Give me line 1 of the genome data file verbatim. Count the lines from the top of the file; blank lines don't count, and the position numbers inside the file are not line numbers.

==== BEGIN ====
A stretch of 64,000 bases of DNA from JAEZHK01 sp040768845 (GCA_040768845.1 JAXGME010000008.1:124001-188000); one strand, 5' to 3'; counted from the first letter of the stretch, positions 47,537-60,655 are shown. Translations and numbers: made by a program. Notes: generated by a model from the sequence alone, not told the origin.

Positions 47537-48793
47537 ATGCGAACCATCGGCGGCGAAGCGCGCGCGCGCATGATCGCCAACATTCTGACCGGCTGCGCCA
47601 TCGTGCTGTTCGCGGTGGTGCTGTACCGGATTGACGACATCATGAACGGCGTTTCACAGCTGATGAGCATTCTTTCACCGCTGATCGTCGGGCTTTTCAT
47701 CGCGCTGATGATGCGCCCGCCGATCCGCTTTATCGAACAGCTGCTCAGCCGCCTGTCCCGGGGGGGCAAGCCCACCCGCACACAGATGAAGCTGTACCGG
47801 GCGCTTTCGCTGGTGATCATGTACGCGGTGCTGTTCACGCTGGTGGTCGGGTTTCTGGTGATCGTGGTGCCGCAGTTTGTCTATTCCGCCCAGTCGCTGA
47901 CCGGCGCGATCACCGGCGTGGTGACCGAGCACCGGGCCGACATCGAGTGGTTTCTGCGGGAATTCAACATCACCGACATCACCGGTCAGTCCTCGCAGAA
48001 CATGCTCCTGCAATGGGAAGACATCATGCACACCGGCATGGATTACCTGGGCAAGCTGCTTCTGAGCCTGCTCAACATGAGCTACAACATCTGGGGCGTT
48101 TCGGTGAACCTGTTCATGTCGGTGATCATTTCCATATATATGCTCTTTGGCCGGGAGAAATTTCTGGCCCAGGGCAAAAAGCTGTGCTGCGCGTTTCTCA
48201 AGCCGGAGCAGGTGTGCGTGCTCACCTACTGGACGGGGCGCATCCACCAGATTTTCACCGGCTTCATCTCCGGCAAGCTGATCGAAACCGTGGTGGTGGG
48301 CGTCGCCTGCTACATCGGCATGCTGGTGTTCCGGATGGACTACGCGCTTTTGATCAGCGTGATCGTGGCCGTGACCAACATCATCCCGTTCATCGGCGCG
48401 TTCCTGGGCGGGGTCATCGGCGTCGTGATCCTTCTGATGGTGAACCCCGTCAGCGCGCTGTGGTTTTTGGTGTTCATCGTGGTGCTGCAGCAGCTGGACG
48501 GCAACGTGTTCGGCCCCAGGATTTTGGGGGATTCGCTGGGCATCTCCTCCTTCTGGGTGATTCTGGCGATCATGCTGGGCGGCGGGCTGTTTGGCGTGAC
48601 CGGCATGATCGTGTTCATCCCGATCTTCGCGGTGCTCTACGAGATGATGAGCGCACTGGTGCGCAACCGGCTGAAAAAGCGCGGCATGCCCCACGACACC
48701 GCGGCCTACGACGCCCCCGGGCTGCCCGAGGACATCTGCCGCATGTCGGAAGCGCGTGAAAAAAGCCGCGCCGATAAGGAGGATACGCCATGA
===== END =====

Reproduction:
A stretch of 64,000 bases of DNA from JAEZHK01 sp040768845 (GCA_040768845.1 JAXGME010000008.1:124001-188000); one strand, 5' to 3'; counted from the first letter of the stretch, positions 47,537-60,655 are shown. Translations and numbers: made by a program. Notes: generated by a model from the sequence alone, not told the origin.